Your goal is to challenge your muscles and you should be lifting a weight that if you do 10 repetitions it should start to be a struggle.

For men its the reverse. Many men try to lift the big dumbbells, but they're stopping at 5 repetitions. Lets say they're lifting 30 lb dumbbells with each arm and they stop at 5. So they only lifted 150 lbs total with each arm. In contrast if they used 25 lb dumbbells but did 20 repetitions the result would be 500 lbs with each arm. See the difference? Which one do you think burned more calories? Which one was actually more of a struggle?

Well you might think the 30, but the answer is actually the 25. After the 10th rep the 25 will start to become difficult and by the 20th rep it will "feel" like you are lifting the 30 lb dumbbell.

Its all about balancing the right amount of struggle with a larger number of repetitions.

Want to challenge yourself with your dumbbell routine? Try balancing in different poses and doing bicep curls.
Mistake #3: You Don’t Work Your Lower Body
To cut inches from your waist, make sure you’re working the muscles below your belt. In a Syracuse University study, people burned more calories the day after they did lower-body resistance training than the day after they worked their upper body. “Leg muscles—like your quads and glutes—generally have more muscle mass than those of your chest and arms,” says study author Kyle Hackney, Ph.D. (c), C.S.C.S. “Work more muscle during your exercise session, and your body has to expend more energy to repair and upgrade them later.”

So the best approach, of course, is to hit every muscle each workout. Both in terms of weight lifting and cardio. So you want to be doing jumping jacks or skipping to target both your upper and lower body, and you want to be doing some kind of weightlifting where you are lifting with your legs instead of your arms.
Mistake #4: You Don’t Watch What You Eat
You can’t exercise properly a bad diet.

You can eat a 1,000-calorie fast food burger in just 5 minutes, but it’ll probably take you several hours to burn that many calories with physical activity. So make sure you’re not using exercise as an excuse to eat whatever you want. Exercising and then pigging out on 500 grams (1.1 lbs) of bacon.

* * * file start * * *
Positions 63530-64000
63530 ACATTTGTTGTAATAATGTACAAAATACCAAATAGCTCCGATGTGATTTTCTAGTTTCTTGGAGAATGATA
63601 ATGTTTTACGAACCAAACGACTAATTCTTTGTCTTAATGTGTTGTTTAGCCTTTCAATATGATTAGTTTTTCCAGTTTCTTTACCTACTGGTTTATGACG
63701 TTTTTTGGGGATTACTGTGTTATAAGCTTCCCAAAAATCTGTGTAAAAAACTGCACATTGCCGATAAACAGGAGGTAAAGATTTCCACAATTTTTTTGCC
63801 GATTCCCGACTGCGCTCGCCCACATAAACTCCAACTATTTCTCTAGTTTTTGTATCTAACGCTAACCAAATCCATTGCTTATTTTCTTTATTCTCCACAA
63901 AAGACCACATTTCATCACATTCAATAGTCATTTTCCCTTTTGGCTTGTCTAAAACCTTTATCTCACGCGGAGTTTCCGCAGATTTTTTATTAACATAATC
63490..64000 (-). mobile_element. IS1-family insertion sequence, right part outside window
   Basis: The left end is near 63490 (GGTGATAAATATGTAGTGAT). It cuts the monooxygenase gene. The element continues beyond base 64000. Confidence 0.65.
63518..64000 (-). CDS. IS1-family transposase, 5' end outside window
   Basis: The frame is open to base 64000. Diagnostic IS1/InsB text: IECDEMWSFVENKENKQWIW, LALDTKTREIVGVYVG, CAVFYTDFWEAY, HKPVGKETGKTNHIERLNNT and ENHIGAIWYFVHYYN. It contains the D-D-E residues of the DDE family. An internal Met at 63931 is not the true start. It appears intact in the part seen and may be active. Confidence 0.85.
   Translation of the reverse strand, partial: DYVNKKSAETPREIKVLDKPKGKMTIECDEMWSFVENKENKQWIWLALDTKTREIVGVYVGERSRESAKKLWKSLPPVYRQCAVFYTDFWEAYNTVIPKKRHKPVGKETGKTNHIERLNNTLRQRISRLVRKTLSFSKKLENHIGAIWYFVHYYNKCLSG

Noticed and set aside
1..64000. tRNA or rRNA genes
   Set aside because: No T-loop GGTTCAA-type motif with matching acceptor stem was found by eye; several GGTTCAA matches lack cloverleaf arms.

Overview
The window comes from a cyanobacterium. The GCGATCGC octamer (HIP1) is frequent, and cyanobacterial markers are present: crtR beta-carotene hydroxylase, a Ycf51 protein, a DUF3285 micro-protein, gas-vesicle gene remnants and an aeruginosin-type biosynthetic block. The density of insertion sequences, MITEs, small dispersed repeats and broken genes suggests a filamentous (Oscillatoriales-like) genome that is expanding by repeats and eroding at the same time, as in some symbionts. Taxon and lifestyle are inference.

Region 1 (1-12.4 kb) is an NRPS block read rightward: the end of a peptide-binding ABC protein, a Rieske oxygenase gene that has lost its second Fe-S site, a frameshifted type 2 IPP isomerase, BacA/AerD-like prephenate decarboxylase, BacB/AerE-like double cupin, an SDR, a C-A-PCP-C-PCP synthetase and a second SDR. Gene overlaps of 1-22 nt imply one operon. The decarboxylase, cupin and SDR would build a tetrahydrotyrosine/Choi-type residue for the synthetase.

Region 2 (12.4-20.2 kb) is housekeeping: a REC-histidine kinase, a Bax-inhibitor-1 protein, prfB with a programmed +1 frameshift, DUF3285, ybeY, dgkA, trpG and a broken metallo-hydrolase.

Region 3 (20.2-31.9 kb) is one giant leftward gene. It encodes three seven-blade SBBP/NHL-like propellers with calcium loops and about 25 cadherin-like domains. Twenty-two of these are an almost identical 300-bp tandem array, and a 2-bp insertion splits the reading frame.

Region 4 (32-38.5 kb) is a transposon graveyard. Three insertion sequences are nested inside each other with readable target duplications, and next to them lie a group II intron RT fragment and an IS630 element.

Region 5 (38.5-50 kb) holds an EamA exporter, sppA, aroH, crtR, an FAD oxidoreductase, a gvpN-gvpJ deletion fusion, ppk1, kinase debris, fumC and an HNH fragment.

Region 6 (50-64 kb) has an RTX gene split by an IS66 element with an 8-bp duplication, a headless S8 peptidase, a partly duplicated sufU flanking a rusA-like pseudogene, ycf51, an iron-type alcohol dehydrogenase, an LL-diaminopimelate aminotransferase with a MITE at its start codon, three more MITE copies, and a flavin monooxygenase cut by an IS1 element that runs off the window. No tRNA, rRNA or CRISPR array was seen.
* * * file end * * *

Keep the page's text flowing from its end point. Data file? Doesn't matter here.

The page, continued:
FACT: A 500 gram package of mild cured bacon contains 1900 calories and only 50 grams of protein. 20 slices of bacon may sound like a great idea when you're starving, but that many calories will go straight to your waistline.

Over-eating and sneaking snacks will sabotage your workout goals. Ideally what you want is three balanced meals and if you feel like you need a snack, eat a fruit. Find a fruit (eg. grapes) that you love and use that as your go-to snack when you feel the need for a snack.
Mistake #5: You Skip Workouts
We’re all busy, but that’s really just a lame excuse. Even busy people can find time to exercise.

Plus when was the last time you heard someone say they regretted their workout? But you will regret missing your workout if you fall off the exercise wagon and go back to your old routine.

U.K. researchers found that workers were 15 percent more productive on the days they made time to exercise compared to days they skipped their workout because they can concentrate easier. They were also 15 percent more tolerant of their coworkers and 15% less stressed. Hmm. There is probably a connection there.

Now, consider for a moment what these numbers mean to you: On days you exercise, you can—theoretically at least—accomplish in an eight-hour day what normally would take you nine hours and 12 minutes. Or you’d still work nine hours, but get roughly 10 hours worth of work done, leaving you feeling more productive, less stressed and happier with your job, another perk that workers reported on the days they exercised.

And you can find plenty of times to exercise. While gardening. While spending time with your kids. During your lunch break. Before work. After work. Before bed (a little hank panky counts as exercise if you are energetic about it).